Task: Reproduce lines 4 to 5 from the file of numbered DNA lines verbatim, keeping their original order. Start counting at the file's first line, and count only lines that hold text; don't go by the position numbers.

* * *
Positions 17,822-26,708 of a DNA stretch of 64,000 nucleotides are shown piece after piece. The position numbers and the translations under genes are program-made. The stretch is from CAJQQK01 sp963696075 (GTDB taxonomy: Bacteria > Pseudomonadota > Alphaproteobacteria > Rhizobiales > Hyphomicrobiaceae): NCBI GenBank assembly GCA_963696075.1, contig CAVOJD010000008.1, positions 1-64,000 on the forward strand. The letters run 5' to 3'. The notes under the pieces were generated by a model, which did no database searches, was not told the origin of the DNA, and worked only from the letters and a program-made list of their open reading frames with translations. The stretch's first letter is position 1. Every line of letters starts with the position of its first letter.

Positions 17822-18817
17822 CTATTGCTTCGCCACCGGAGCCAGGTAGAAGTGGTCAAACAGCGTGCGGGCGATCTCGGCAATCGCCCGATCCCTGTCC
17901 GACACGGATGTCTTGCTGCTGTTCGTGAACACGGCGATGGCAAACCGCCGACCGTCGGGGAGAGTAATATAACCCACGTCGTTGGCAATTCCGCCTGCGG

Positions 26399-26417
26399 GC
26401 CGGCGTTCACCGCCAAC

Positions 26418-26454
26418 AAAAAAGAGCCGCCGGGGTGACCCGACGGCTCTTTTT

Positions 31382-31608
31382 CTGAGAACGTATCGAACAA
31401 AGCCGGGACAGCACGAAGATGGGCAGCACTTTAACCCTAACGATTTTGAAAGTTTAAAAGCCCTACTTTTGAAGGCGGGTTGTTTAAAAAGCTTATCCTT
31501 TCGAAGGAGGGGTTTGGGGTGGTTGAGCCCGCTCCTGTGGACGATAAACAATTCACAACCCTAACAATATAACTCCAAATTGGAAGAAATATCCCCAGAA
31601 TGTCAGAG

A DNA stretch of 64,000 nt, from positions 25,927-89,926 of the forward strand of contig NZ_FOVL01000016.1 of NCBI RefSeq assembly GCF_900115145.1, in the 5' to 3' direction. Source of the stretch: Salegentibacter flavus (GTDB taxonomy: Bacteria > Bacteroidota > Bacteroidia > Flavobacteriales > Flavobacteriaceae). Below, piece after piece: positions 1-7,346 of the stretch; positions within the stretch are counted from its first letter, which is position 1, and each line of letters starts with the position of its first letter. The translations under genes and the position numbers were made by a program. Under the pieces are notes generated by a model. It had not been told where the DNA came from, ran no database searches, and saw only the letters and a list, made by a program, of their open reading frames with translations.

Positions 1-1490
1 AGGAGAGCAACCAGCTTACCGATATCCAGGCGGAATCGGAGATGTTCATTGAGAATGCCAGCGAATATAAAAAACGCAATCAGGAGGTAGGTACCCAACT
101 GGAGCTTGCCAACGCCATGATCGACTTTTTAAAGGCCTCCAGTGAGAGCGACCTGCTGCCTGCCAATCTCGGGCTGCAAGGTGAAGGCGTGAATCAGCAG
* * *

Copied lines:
17901 GACACGGATGTCTTGCTGCTGTTCGTGAACACGGCGATGGCAAACCGCCGACCGTCGGGGAGAGTAATATAACCCACGTCGTTGGCAATTCCGCCTGCGG

Positions 26399-26417